And sold their possessions and goods, and parted them to all men, as every man had need.
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EXPOSITORY (ENGLISH BIBLE)And sold their possessions and goods.—The verbs throughout this description are in the imperfect tense, as expressing the constant recurrence of the act. The Greek words for “possessions” and “goods” both mean “property,” the former as a thing acquired, the latter as that which belongs to a man for the time being. Custom, however, had introduced a technical distinction, and “possessions” stands for real property, “goods” for personal. So in Acts 5:1; Acts 5:3; Acts 5:8, the former word is used interchangeably with that which is translated “field,” and in the LXX. of Proverbs 23:10; Proverbs 31:16, is used both for “field” and “vineyard.”
As every man had need.—The words imply at least the endeavour to discriminate. The money was not given literally to every one who applied for it, and so the way was prepared for more fixed and definite rules.
Possessions - Property, particularly real estate. This word, κτήματα ktēmata, refers properly to their fixed property, as lands, houses, vineyards, etc. The word rendered "goods," ὑπάρξεις huparxeis, refers to their personal or movable "property."
And parted them to all - They distributed them to supply the needs of their poorer brethren, according to their necessities.
As every man had need - This expression limits and fixes the meaning of what is said before. The passage does not mean that they sold all their possessions, or that they relinquished their title to all their property, but that they so far regarded all as common as to be willing to part with it if it was needful to supply the needs of the others. Hence, the property was laid at the disposal of the apostles, and they were desired to distribute it freely to meet the needs of the poor, Acts 4:34-35.
This was an important incident in the early propagation of religion, and it may suggest many useful reflections:
1. We see the effect of religion. The love of property is one of the strongest affections which people have. There is nothing that will overcome it but religion. That will; and one of the first effects of the gospel was to loosen the hold of Christians on property.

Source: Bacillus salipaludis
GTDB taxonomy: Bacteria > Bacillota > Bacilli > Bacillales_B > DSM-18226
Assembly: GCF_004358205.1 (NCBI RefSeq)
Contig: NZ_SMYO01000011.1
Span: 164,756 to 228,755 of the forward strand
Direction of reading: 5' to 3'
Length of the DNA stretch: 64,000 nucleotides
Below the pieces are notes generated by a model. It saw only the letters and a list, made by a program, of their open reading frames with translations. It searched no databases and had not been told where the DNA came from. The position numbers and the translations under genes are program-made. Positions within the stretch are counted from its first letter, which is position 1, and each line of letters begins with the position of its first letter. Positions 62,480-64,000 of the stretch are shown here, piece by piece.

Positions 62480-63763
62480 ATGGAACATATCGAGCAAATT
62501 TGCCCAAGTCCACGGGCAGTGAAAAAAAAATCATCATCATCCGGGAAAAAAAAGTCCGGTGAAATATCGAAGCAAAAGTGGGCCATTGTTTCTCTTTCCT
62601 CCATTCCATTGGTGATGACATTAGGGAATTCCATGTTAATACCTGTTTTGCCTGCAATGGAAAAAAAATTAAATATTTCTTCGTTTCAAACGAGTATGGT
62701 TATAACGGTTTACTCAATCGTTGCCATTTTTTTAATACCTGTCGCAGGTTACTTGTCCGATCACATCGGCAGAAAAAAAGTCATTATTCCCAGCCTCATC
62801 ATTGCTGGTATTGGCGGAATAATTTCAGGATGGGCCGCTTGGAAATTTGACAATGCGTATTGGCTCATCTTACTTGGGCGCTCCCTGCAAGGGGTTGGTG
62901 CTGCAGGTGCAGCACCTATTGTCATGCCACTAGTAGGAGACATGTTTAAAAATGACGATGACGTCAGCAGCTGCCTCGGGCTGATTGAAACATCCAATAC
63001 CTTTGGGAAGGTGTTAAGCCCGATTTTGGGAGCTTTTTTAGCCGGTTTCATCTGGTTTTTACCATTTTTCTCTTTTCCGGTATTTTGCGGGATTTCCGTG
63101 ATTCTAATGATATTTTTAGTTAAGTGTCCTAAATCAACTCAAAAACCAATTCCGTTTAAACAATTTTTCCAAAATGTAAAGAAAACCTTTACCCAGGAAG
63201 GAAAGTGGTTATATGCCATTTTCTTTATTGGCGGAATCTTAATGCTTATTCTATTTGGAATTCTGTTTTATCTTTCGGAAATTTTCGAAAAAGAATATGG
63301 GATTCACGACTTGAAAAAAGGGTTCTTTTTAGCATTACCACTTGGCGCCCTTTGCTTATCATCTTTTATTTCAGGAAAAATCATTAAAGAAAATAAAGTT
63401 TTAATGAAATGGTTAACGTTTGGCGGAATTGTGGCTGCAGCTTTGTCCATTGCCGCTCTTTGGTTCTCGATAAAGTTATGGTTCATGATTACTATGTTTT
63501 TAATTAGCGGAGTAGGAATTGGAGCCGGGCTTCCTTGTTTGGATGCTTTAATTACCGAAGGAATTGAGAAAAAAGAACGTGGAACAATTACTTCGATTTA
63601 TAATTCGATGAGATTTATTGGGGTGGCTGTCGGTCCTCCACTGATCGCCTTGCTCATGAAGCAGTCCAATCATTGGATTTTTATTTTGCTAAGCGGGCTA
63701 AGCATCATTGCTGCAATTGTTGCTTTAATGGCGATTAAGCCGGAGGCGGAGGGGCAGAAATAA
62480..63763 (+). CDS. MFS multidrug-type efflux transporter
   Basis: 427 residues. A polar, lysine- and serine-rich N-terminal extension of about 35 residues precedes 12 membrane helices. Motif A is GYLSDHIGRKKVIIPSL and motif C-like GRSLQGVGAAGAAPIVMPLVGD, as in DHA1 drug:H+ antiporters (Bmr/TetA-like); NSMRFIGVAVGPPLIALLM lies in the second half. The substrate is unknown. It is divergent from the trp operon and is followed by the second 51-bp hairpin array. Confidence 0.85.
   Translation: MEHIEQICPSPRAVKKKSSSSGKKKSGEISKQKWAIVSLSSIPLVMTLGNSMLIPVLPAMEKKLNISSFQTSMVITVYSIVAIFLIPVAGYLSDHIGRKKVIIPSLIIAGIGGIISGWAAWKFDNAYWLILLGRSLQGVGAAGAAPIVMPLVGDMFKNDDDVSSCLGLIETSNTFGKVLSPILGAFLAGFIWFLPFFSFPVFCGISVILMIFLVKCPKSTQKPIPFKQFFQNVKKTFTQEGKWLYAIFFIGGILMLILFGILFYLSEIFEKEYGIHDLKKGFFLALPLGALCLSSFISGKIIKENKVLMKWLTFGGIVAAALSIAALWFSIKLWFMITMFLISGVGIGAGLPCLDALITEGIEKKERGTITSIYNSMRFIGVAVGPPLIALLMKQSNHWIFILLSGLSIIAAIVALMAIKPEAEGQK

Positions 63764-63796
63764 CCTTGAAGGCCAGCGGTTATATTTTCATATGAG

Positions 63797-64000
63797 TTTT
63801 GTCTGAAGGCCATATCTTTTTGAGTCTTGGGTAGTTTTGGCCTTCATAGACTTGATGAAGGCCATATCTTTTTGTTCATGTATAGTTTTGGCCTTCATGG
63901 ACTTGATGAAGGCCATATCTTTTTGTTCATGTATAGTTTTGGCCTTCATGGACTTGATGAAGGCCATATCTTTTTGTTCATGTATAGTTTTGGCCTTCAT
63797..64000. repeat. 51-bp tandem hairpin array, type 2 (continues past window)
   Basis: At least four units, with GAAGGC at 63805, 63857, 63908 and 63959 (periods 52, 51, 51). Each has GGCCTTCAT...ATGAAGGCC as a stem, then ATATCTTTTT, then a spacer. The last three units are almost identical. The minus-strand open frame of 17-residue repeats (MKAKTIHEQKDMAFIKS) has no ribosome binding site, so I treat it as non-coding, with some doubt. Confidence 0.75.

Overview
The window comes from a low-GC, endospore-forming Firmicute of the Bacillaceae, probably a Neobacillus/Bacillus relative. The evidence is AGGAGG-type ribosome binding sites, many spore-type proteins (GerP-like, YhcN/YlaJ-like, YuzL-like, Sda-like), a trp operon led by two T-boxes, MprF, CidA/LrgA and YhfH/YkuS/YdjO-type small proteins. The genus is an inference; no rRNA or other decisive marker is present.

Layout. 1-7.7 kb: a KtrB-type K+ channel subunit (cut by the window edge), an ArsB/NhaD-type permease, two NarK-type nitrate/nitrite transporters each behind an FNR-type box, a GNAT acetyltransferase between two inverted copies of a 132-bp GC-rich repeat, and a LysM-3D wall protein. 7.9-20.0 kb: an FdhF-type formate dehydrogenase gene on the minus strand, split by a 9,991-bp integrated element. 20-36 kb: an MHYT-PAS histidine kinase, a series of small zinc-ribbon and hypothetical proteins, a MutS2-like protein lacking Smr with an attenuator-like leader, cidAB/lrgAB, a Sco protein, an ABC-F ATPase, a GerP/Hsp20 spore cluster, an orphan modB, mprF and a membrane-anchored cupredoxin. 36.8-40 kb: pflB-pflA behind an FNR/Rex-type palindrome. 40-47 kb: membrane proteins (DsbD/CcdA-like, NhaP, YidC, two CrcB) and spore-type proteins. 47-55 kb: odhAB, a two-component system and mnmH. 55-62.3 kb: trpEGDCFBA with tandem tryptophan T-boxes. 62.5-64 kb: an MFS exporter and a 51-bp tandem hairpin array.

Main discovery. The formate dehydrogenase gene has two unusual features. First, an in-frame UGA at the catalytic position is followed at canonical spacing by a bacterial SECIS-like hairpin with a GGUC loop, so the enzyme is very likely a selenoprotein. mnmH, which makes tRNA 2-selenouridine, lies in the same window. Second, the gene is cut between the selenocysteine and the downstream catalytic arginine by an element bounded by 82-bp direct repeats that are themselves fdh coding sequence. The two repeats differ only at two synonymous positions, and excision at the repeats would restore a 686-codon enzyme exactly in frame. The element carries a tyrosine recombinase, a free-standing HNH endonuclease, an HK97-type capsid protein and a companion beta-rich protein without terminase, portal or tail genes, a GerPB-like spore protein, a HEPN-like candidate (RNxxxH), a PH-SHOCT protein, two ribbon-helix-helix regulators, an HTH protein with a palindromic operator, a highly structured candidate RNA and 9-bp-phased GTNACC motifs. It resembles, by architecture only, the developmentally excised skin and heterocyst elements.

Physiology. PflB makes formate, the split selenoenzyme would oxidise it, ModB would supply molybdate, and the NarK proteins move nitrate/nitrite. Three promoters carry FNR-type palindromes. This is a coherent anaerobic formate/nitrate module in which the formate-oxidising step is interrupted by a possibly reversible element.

2. It is the duty of the church to provide for the needs of its poor and needy members. There can be no doubt that property should now be regarded as so far common as that the needs of the poor should be supplied by those who are rich. Compare Matthew 26:11.
3. If it be asked why the early disciples evinced this readiness to part with their property in this manner, it may be replied:
(1) That the apostles had done it before them. The family of the Saviour had all things common.
(2) it was the nature of religion to do it.
(3) the circumstances of the persons assembled on this occasion were such as to require it. They were many of them from distant regions, and probably many of them of the poorer class of the people in Jerusalem. In this they evinced what should be done in behalf of the poor in the church at all times.
4. If it be asked whether this was done commonly among the early Christians, it may be replied that there is no evidence that it was. It is mentioned here, and in Acts 4:32-37, and Acts 5:1-7. It does not appear that it was done even by all who were afterward converted in Judea; and there is no evidence that it was done in Antioch, Ephesus, Corinth, Philippi, Rome, etc. That the effect of religion was to make people liberal and willing to provide for the poor there can be no doubt. See 2 Corinthians 8:19; 2 Corinthians 9:2; 1 Corinthians 16:2; Galatians 2:10. But there is no proof that it was common to part with their possessions and to lay them at the feet of the apostles. Religion does not contemplate, evidently, that people should break up all the arrangements in society, but it contemplates that those who have property should be ready and willing to part with it for the help of the poor and needy.
5. If it be asked, then, whether all the arrangements of property should be broken up now, and believers have all things in common, we are prepared to answer "No." Because:
(1) This was an extraordinary case.
possessions, or of any chattels or movable estate, called here goods: but that they did not divest themselves of all property, appears in that we find soon after this, Acts 12:12, Mary the mother of St. Mark to have a house; and Lydia, after she was baptized, did not renounce any propriety in her house, Acts 16:15, but entreated St. Paul, and those who were with him, to come into her house, &c.
and parted them to all men; that were of their society, not to others: